You don’t know what you don’t know

You know it’s time. In fact, if you don’t know that it’s time, then this is your official wake-up call.

As an industry, we now officially need to know what our costs are. Pricing transparency, increased competition, increasingly stressful (and at times contentious) contract negotiations with payers, and higher deductibles creating new shoppers in the market are all generating the biggest question we’ve ever had to answer… “What does healthcare cost?” Whether a part of a large healthcare system with multiple hospitals, or a small rural hospital, we all need to know what the true cost is for all our procedures, so that we can manage our businesses and provide the best care at the most reasonable cost to our patients. At our facility, I’ve found this information to be invaluable in dealing with all the above-mentioned issues that I knew we had to move to Activity Based Costing in order to get our most accurate cost data possible. Following are the lessons I learned from my personal experience in converting to Activity Based Costing.

Choose Your Vendor
The first, and potentially the scariest, part of the adventure is choosing your vendor. There are a number of vendors to choose from, and we vetted several. Some were just out of our price range. There is a definite return on investment in getting to a place where you feel confident that your cost models are solid and believable. That being said, we all have budget constraints, and so we had to choose a vendor that was reasonably priced, and yet still provided as many of the bells and whistles as we could get with the dollars we had to spend. Not only do you need to look at purchase price, but also review true implementation costs (including your own resources), annual maintenance costs, the need for ongoing in-house or outsourced support for the model, and hardware requirements to maintain your database. In my own journey, I found that my team underestimated the hardware requirements of the software solutions we chose. As the project progressed, we found that we wanted to pull in more and more data to make the end product that much better. But doing so meant that the resources needed to expand along with the data. So think ahead on this one.

Choose Your Experts
If you already have seasoned creators and/or users of cost data in-house, then you may not need to look any further. You’ll want to be certain that your in-house experts are ready for and desirous of change; however, you may find them to be an anchor to—instead of an accelerator of—the process. If you don’t have the in-house talent, you need to decide if you can bring in an expert on a temporary basis, or if you need to hire someone to permanently reside at your facility and maintain your cost model after it has reached its final state of perfection. I promise you that this is not one and done. You’ll need to tweak and perfect, as well as verify that nothing has broken each and every month.

Gather Your Data
Pulling all of the data in requires patience, forethought, and validation. We found challenges abounded in the pulling of data from our systems. In-house IT resources can be hard to come by when there are multiple competing projects, and we felt the crunch for time in our IT department. On top of that, expect to have to pull the same data multiple times until the cross over is correct from the source to the cost model. Our vendor came up with some great ideas to improve our cost model, including the thought to pull the implant information from the implant log instead of from the charge master/item master link. Because we don’t have a specific charge for every single rod and screw in our item master, we could have gotten close to the correct cost, but by matching up the implant log data with the item master data, we found we were able to get even closer to the true cost of implants for our cases. But that did not come easily and without heartburn; this leads to my next thought—trust nothing.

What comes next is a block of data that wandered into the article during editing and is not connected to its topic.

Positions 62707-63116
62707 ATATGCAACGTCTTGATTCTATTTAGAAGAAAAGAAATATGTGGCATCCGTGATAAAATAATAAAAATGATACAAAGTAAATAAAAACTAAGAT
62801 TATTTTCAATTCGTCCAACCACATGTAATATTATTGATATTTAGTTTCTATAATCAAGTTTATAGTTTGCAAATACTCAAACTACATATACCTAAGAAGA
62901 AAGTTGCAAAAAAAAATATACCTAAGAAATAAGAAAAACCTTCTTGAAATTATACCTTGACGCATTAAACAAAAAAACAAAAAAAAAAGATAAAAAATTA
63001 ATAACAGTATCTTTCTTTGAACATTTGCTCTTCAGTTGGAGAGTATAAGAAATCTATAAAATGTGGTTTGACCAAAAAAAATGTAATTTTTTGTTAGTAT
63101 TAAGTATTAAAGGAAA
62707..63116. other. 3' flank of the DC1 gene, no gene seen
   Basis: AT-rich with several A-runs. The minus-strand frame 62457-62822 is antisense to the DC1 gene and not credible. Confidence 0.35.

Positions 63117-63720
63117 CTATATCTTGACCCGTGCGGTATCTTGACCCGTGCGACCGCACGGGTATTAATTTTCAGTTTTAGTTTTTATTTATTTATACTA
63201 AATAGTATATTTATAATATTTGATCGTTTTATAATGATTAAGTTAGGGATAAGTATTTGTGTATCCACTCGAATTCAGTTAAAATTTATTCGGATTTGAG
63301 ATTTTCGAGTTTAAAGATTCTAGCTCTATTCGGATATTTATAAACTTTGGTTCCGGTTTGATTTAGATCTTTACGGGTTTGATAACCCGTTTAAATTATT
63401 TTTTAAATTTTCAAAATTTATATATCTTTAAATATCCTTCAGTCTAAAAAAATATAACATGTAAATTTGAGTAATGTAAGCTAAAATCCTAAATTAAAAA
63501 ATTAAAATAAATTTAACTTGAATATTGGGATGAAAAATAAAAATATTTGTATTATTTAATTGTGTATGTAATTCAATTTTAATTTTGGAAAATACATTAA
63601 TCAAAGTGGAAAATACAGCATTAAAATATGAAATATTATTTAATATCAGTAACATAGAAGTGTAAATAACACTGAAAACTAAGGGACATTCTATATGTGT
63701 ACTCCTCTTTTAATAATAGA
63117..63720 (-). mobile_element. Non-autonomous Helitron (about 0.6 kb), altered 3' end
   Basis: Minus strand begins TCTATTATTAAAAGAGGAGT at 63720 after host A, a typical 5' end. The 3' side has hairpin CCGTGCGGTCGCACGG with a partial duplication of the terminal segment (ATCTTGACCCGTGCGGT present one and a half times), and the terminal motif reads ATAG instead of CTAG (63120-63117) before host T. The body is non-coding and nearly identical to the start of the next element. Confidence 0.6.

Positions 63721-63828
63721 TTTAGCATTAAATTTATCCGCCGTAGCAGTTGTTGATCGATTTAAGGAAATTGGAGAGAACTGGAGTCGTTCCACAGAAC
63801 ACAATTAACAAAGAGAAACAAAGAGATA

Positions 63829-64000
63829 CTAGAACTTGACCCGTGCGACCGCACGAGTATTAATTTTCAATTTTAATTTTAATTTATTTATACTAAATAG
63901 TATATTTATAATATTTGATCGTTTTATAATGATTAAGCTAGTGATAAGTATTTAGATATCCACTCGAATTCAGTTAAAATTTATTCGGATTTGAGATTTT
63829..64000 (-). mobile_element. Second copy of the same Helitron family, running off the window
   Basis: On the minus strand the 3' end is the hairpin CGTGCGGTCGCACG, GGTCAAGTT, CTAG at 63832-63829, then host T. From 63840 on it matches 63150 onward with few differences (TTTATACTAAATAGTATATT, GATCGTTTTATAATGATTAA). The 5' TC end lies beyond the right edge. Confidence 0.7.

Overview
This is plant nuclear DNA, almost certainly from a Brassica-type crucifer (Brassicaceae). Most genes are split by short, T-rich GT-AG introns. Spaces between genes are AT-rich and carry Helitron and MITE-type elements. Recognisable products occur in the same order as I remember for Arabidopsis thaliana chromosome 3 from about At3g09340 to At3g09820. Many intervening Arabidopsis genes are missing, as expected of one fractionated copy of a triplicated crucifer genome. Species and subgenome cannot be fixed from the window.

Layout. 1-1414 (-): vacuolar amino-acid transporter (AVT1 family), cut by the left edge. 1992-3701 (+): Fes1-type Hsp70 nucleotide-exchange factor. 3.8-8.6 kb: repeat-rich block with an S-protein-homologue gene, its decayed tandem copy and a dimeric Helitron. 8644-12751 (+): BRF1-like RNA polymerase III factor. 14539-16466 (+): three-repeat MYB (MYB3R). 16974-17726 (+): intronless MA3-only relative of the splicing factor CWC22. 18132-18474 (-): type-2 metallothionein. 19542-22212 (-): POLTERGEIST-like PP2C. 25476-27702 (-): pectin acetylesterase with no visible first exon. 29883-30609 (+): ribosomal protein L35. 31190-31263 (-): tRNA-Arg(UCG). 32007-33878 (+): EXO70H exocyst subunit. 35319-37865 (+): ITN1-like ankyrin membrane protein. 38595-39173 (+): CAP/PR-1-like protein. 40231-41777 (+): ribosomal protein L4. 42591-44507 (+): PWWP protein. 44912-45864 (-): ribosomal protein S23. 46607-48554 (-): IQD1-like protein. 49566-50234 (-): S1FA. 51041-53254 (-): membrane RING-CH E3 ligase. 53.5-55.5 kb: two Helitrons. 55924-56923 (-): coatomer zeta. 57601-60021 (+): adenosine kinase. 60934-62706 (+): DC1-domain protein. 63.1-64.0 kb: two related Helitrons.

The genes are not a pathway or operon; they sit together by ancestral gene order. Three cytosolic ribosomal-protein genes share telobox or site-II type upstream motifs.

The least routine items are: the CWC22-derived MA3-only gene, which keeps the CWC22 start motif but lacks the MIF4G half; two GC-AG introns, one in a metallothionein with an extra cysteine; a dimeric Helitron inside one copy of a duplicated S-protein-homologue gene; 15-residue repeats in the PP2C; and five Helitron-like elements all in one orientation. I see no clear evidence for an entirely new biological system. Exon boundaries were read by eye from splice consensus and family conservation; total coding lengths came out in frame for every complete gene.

Trust Nothing
Throughout the process of uploading data, running the model, and validating the output, we found out plenty of surprises. In one case, we found that one of our main vendors was not charging what we thought they should. This led to a deeper discussion about what was causing this higher pricing and what could be done about it. We also found that some charge master items were orphaned without an item master link, and vice versa. If you haven’t found any problems with your systems and/or your pricing during the review process, then I would say that you haven’t validated well enough.

Move Forward With Greater Knowledge and Insight
Our new Activity-Based Costing model has brought new insights into our costs vs. reimbursement. We can now view every case we do as well as slice and dice it by a multitude of parameters. “Which surgeons are the most cost efficient and why?” is a common question we answer. Other questions revolve around profitability by payer for contract negotiations; profitability of case by implant vendor; and which cases we should devote more resources towards expanding. There have been cases that we thought were profitable that we later determined were not, and vice versa. We have also found departments to be less profitable than anticipated. The new cost model gives us the ability to drill down into the details to answer the great “Why?” questions that we encounter every day.

Moving to Activity-Based Costing was well worth the effort for our facility, and I appreciate the flexibility and added knowledge it has provided to our organization.

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